Strategy #3: Family Agreements
  • In-home accountability training
  • Encourage responsibility with teen input
    • Involve choices
  • Focus on behavior, not person
  • They are easier to accept than punishments
  • Helps teens build internal locus of control
family agreements

STEP 2

Parents & Teen negotiate

  • Top 10 things teens care about
  • Negotiate Rewards and Consequences
  • Troubleshoot
Family Agreements

STEP 1

.

Parents Unite

  • Rank order the problems
  • Check your gas gauge
  • Convert problem into a rule
  • (Family Agreement sheet)
strategy 1 assess your connection steinberg 2004
Strategy #1: Assess your Connection (Steinberg, 2004):
  • Can you name all of your teen’s teachers?
  • Do you know how your teen’s best friends are?
  • Do you know what he/she likes to study in school?
  • Do you know what book he/she is reading, favorite u-tube video?
  • Can you name your child’s favorite athletes, celebrities, movies, music, TV shows?
  • Do you know how she/he spends time after school, in the evenings, & on weekends?
  • How does he/she spend their money?
  • Do you know if you child is happy, sad, popular or lonely, anxious or untroubled?
  • What are they most worried about?
  • Who does your child go to when they are upset? Ask them why. ( it’s a roadmap for what you can do).
strategy 2 slow down the race to maturity
Strategy #2 Slow Down the Race to Maturity
  • Relieve the pressure to be perfect
  • Provide opportunities to achieve competence and success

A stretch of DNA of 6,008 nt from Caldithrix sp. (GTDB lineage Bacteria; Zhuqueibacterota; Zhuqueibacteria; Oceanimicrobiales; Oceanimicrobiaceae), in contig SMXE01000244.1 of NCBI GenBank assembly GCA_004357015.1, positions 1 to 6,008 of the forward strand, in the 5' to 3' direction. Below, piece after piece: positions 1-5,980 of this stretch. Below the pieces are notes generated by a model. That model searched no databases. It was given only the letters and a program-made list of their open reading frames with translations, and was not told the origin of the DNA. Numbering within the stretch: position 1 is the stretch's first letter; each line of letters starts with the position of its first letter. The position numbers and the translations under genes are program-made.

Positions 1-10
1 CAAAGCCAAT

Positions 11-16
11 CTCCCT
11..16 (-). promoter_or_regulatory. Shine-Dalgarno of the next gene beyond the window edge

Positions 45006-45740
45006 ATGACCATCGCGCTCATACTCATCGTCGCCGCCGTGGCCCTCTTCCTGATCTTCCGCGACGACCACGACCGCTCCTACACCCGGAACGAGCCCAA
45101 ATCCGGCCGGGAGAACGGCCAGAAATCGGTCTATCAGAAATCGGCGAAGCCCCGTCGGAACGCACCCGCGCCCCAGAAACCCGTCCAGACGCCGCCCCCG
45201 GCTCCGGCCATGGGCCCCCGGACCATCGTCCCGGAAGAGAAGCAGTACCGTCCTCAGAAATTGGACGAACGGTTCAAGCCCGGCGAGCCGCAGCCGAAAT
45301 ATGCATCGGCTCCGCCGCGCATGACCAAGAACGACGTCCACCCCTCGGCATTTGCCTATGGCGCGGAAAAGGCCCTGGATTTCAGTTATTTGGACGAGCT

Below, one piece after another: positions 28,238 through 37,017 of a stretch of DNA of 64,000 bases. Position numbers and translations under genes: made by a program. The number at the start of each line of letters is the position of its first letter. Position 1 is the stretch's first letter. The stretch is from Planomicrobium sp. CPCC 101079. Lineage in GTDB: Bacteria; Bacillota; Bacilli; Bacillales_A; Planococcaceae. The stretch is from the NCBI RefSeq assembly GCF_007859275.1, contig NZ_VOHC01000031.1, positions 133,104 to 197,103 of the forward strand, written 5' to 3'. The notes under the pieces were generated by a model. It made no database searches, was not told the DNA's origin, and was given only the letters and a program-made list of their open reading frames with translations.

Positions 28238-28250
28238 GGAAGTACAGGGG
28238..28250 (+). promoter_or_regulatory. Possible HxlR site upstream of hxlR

• Support and accept bouts of immaturity
  • Monitor dating
    • Encourage group dates
    • Friend them on Facebook
    • Casually meet the girlfriend/boyfriend
strategy 3 befriend their friends
Strategy #3 Befriend their friends
  • Get to know them
  • Make sure you spend time with them
  • Make your house the place to be
  • Get to know the parents
strategy 4 monitor the computer
Strategy #4 Monitor the Computer
  • Put it in public
  • Limit time
  • Check history
  • Get access to My Space, Face Book, etc.
strategy 5 insist on tech free quality time
Strategy #5 Insist on Tech-Free, Quality Time
  • In the car
  • In the hot tub
  • During a meal and 20 minutes after
strategy 7 find a mutual interest
Strategy #7: Find a mutual interest
  • Unconditional one on one time
  • Prioritize it and schedule it
    • Special Outings Handout
strategy 5 accept feelings
Strategy #5: Accept feelings
  • Separate behavior from feelings
  • “I know you feel that way”
  • “I can see why you think that”
  • “No wonder you feel that way”
  • “Oh, I get it, that makes sense”
strategy 6 praise in public private
Strategy #6: Praise in Public & Private
  • Nurturing notes
  • Positive reports
discussion

Discussion

John P. Walker, Ph.D.

Hockessin Center for Change

(302) 354-1078